Album of the Week: Nick Murphy’s Run Fast Sleep Naked forms an experience of enlightenment

Although Nick Murphy (formerly known as Chet Faker) has been consistent in releasing new singles over the past few years, Friday saw the release of his first album, Run Fast Sleep Naked, since 2014. The Melbournian artist has spent four years travelling around the world, recording content in places where he felt the most creatively inspired. His experiences and personal growth were successfully incorporated into the overall tone of the album. The result? He simultaneously demonstrates his growth as a more refined artist to the world.

Arguably, the success of Murphy’s debut album, Built On Glass, lay within its electronic and often minimalistic approach. The simplicity of songs like “1998” and “To Me” were completely engrossing, yet lacked experimentation and risk-taking, an element that can really pay off in music if carried out successfully. In this way, Run Fast Sleep Naked displays a certain push away from this earlier work. Whilst recording, he used fifteen musicians and a full orchestra to build far more layered textures and complex timbres than anything he has created in the past.

“Hear It Now” is a mammoth opener for the record. The lyrics display an insight into his human fragility and growing older, themes that remain consistent across the entire record. Towards the end of the song, an array of screeching orchestral instruments playing atonal scales sound whilst Murphy whispers “I can hear it now”. The track’s evolution transforms it from an uplifting and emotive ballad into something a little more dark and endearing. It immediately sets the tone for the album: music that is surprising and unexpected, demonstrating his uniqueness as an artist and new lack of fear in taking risks.

This experimentation does not falter throughout. The beginning of “Some People” captures the mindset and character of a country song, without actually being a country song. Opening with his lower vocal register, there is something increasingly blasé and rational about his voice. The majority of the song remains at a walking pace, a common and recognisable component of his older work. Just as it seems the track is about to finish, Murphy slowly inhales and exhales, as if smoking a cigarette. An intense and sporadic electronic phrase immediately follows this moment, before a soundscape dwindles the song to its end. Moments like this are completely unpredictable and make for a listening experience so much more interesting in the shape of an album.

What is most striking about the record is perhaps Nick Murphy’s expression of human relationships and behaviours, certainly inspired by his time travelling and process of self-examination. “Harry Takes Drugs On The Weekend” begins with the repetition of the words “green light, red light” – capturing a recognisable and monotonous part of every day human experience. The remainder of the song unfolds in telling the story of two peoples lives colliding and their relationship with one another, as well as with drugs. Run Fast Sleep Naked continually forms ideas that are not only personal, but in some way relatable to everyone.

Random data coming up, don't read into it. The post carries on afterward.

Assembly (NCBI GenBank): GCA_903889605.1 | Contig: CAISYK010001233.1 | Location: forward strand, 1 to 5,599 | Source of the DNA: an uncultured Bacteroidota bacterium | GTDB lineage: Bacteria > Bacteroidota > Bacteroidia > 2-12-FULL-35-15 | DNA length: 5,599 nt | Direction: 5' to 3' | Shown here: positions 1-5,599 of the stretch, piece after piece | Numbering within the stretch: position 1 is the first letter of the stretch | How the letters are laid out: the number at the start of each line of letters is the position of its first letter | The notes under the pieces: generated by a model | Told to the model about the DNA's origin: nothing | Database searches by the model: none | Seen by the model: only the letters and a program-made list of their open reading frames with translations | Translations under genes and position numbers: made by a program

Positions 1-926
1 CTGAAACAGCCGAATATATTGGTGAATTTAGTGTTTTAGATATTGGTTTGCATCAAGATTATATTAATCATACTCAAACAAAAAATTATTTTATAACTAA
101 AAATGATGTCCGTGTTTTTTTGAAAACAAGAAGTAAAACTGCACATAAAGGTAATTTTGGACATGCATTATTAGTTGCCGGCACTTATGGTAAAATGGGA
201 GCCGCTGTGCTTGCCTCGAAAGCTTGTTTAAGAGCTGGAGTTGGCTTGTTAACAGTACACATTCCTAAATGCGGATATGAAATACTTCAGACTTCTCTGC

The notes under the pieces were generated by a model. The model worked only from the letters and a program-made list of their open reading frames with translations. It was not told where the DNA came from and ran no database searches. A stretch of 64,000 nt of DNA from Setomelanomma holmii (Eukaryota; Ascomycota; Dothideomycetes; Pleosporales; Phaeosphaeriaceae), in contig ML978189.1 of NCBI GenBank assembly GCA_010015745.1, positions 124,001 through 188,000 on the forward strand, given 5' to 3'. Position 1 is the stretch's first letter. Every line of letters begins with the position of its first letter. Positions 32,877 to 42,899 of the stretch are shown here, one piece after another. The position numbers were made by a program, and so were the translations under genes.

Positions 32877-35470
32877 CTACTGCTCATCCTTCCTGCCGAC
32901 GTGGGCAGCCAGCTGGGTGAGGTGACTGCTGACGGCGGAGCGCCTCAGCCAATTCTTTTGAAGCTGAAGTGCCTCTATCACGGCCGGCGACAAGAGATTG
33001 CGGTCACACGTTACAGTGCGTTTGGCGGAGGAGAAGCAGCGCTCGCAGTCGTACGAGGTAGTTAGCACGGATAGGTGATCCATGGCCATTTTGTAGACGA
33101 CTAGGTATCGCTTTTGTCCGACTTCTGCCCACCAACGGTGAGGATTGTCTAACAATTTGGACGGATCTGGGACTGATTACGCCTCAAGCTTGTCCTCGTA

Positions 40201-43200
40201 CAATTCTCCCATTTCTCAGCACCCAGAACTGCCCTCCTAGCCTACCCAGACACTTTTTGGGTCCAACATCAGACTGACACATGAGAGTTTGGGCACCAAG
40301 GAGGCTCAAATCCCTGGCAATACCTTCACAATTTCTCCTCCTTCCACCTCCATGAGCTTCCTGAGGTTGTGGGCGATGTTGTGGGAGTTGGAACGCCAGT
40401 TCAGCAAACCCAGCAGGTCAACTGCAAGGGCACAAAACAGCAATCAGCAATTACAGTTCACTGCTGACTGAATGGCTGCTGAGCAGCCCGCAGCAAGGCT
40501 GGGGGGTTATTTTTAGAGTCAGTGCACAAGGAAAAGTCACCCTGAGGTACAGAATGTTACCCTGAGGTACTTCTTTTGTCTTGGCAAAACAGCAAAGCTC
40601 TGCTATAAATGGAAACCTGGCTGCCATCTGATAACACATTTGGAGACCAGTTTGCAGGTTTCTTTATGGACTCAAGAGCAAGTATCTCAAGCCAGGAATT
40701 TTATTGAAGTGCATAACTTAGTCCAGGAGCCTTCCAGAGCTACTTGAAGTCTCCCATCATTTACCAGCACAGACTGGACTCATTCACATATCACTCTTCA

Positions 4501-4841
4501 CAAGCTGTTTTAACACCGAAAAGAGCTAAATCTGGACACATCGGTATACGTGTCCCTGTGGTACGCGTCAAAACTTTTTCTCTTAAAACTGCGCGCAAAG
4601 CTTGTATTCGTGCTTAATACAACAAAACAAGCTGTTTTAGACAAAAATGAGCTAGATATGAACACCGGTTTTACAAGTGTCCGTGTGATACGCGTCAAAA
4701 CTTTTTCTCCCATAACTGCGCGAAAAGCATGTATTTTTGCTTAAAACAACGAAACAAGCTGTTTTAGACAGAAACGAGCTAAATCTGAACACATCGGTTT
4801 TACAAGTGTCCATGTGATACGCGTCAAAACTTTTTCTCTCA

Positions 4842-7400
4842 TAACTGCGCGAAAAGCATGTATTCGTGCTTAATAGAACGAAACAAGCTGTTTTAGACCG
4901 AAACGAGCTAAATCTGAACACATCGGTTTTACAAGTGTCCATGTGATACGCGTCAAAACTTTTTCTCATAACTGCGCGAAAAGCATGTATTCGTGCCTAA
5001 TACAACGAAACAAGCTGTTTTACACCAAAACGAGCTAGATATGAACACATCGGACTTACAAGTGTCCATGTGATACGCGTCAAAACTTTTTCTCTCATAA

Unafraid of unleashing his vulnerability, he also emphasises his sensitivity and flexibility as an artist. “Believe Me” is stripped back instrumentally compared with the rest of the album, most of it being piano accompanying his syrupy vocals. Murphy pleads the listener to believe him in saying that “we are buying nothing to feel like something”, a powerful nod to the materialistic world we often find ourselves caught up in. It is a fantastic complement to the final song, “Message You At Midnight”, in which the record is brought to a close with romantic intentions. The song builds and climaxes on the final chorus when Murphy growls, “I can’t help the way I feel around you”, alongside frantic strings. There is desperation in his voice. It is raw and delicate whilst simultaneously demonstrating power and intensity, a reminder of what it is to be human.

It would be surprising for a fan of Nick Murphy’s to disagree that Run Fast Sleep Naked was absolutely worth the half a decade wait. His musicality oozes into every polished and unique song, boasting an experimentally intricate sound. The intimate content of his lyrics form moments that can be relatable in some way to everybody. It is potent enough that in recognising themselves in his music, a listener can become empowered by his matter-of-fact teachings – it becomes a somewhat enlightening experience. There is no doubt that an important and memorable year lies ahead for Mr Murphy.


Run Fast Sleep Naked is available now. Checkout his official website for details.

See Nick Murphy live in Australia on the following dates:

Wed May 1st – The Forum, Melbourne VIC

Wed May 8th – The Tivoli, Brisbane QLD

Tue May 14th – Enmore Theatre, Sydney NSW

Ruby Robinson

London-born pom living the Melbournian dream. Gig, rum & travel enthusiast.